An Interview with Sobriety Twist: Queen of Carnage


Sobriety Twist is the artiste behind upcoming show Queen of Carnage this April. Based on Purcell’s Dido & Aeneas, the production blends opera, performance art, theatre, installation and live music to create a truly unique experience. We caught up with Sobriety to tell us more…


Can you tell us more about Eternus Rebellus? How did you form a one woman production company?

Eternus Rebellus was formed out of 4 Women Productions: there were three of us in the beginning, and then two left. I didn’t want to come across as a megalomaniac or autocrat and call it Sobriety Twist Productions – but additionally, while I like to create alone and see myself as a hotbed of ideas, I also like to collaborate with like-minded people. Bringing other people onboard to contribute to the process of realization as well as putting forward their own ideas is important – Rome wasn’t built in a day (or by one person!)

What has been the most exciting part of creating this piece?

Our soundscaper not replying to my emails! That said, he has now replied and the soundscape is well on its way and we are all chugging along nicely. I think that the most exciting part is still to come – everything coming together in the next few weeks. Saying that – we also filmed Aeneas running about on Wimbledon Common with a gimp mask on during the half term holidays (which we weren’t aware of at first). If not exciting then it was at least frightening, for some…

What drew you to the Space as a venue?

Its character – it used to be a church, meaning acoustically it’s great as it has a high ceiling. And since meeting everyone at the venue I’ve been even more drawn to it – it has a great spirit to it and an olde-world feel, almost as if it’s seen much already but wants to see more …

What can audiences expect from Queen of Carnage?

We are hoping for a bit of a crossover audience. Promotionally, we are hitting three main areas – the opera crew, the live art crew and the fetish crew. Then of course we hope to appeal to some locals and theatregoers whose interest is piqued.

It’s exciting to be approaching the opera scene – I think there will be many staunch traditionalists who will absolutely hate the idea of the show, but also some non-traditionalists out there that are curious, and others that love the idea before they have even seen it. When it comes to the fetish scene, what we are doing will most likely be seen as a bit tame as there is nothing explicit within the piece, but I hope that the theme will appeal. Fetishism and BDSM isn’t all about sex, orientation and sexuality – in this context it concerns lifestyle and love.

The Dominatrix has been reoccurring theme in your art; can you tell us a bit about this? What about this character attracts you?

The Dominatrix is a figure who (some may think bizarrely) I find oppressed by society in many ways. Of course, when something like 50 Shades of Grey comes out it is predictably about a Dom male – people still find it difficult to contemplate a woman as a dominant, never mind being presented with the representation or indeed the actuality of it. Being on the fetish scene myself for many years I have many Domme acquaintances – and consider myself one through and through – so it’s felt only natural to work with this theme.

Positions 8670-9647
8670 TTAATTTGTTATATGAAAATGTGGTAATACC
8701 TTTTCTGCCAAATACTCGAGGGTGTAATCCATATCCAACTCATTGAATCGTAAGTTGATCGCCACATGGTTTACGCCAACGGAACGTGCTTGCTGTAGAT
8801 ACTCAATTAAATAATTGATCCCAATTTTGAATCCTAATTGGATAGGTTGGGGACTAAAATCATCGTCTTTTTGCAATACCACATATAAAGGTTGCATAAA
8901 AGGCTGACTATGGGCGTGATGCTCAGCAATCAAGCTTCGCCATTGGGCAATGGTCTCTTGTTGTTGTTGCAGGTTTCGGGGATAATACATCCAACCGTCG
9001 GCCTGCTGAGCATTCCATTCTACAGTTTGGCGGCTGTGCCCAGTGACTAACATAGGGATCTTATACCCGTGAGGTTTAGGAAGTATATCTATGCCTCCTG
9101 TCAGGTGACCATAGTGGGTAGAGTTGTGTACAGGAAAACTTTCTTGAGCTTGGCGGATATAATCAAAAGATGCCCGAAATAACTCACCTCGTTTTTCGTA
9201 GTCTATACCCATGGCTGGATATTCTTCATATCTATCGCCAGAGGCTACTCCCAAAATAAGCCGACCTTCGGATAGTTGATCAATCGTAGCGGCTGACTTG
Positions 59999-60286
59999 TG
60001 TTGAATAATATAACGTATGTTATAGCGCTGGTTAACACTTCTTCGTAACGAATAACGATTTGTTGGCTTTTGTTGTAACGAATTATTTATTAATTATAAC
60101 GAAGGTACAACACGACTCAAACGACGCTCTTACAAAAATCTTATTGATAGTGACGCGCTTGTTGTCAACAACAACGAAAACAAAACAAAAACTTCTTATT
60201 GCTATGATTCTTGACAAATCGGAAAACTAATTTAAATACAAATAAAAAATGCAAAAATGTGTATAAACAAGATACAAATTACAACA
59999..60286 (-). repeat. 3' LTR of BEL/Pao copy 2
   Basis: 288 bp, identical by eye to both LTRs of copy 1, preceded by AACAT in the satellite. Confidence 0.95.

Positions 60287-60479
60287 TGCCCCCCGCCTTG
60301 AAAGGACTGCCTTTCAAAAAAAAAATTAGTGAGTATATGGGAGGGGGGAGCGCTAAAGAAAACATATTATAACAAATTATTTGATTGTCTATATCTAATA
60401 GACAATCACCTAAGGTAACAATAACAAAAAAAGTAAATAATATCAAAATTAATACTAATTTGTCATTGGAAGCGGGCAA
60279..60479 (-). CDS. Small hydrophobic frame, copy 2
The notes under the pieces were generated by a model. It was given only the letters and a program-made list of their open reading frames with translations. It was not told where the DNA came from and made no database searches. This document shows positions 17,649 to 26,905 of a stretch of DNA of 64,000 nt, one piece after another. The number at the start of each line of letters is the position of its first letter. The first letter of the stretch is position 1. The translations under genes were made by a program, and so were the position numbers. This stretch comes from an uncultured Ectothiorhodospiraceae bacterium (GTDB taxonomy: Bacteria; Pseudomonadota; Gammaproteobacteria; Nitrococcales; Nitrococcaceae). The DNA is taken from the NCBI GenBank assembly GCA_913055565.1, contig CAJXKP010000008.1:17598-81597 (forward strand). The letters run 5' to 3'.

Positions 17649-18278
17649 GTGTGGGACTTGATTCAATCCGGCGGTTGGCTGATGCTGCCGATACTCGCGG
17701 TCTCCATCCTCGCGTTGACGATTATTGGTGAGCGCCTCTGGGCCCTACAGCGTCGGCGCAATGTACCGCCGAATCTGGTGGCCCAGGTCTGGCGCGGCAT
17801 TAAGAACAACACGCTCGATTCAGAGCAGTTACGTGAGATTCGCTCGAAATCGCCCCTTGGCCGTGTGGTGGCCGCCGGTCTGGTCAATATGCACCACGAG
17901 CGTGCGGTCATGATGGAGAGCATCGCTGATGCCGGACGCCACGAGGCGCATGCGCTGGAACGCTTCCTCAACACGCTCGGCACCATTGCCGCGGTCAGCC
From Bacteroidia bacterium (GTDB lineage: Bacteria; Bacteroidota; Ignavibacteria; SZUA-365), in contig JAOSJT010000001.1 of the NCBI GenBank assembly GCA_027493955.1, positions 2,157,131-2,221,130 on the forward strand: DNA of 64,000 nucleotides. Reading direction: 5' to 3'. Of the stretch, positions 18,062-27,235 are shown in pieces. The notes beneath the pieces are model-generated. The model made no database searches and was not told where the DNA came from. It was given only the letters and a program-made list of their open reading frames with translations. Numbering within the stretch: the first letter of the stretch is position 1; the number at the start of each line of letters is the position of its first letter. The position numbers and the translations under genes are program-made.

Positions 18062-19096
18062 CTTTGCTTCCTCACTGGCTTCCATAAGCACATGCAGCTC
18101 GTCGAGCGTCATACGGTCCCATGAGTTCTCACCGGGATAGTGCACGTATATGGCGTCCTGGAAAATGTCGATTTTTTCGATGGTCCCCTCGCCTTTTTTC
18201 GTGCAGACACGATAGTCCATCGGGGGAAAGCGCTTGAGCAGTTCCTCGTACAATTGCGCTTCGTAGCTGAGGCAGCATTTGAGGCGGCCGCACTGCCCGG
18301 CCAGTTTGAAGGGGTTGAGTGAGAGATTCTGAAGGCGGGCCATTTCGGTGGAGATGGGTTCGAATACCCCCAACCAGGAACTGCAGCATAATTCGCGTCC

In Nocioception II I worked with some of Camille Paglias theories to inform my work. The reference to sadomasochism making resurgences in popular culture has never been truer than now, and I don’t only mean on the fetish scene with fetish scene people. When it came to creating Queen Of Carnage – I couldn’t help but draw some clear parallels with Dido and the Dominatrix, so blurring the lines was the next step.

What has been your most rewarding experience working in theatre, or one of your most rewarding?

When I was ten I was in a production of Toad Of Toad Hall as a weasel. That was on at the Birmingham Hippodrome, so a pretty great start!

What pushed you to make your next performance an adaption of Purcell’s Dido & Aeneas?

I was struck by the beauty in the seeming simplicity of the opera’s music. That and my intrigue with Dido’s character meant that this was the one to get the special treatment. I’ve been into opera and discovering it as an artiste for some years now, alongside my performance and live art background. Plus, after having a baby (my third after 18 years) I feel I’m now stable enough to pull something off – although very pressed for sleep and time!

What do you have planned next for Eternus Rebellus?

Well I would say an eternal rebellion – but that may be too predictable! So perhaps a tour, just to return to the Space to do a by demand sell out month run in the summer or perhaps in time for Halloween…


Queen of Carnage plays at the Space from 11th – 15th April at 7:30pm. For more information and to book tickets, click here.


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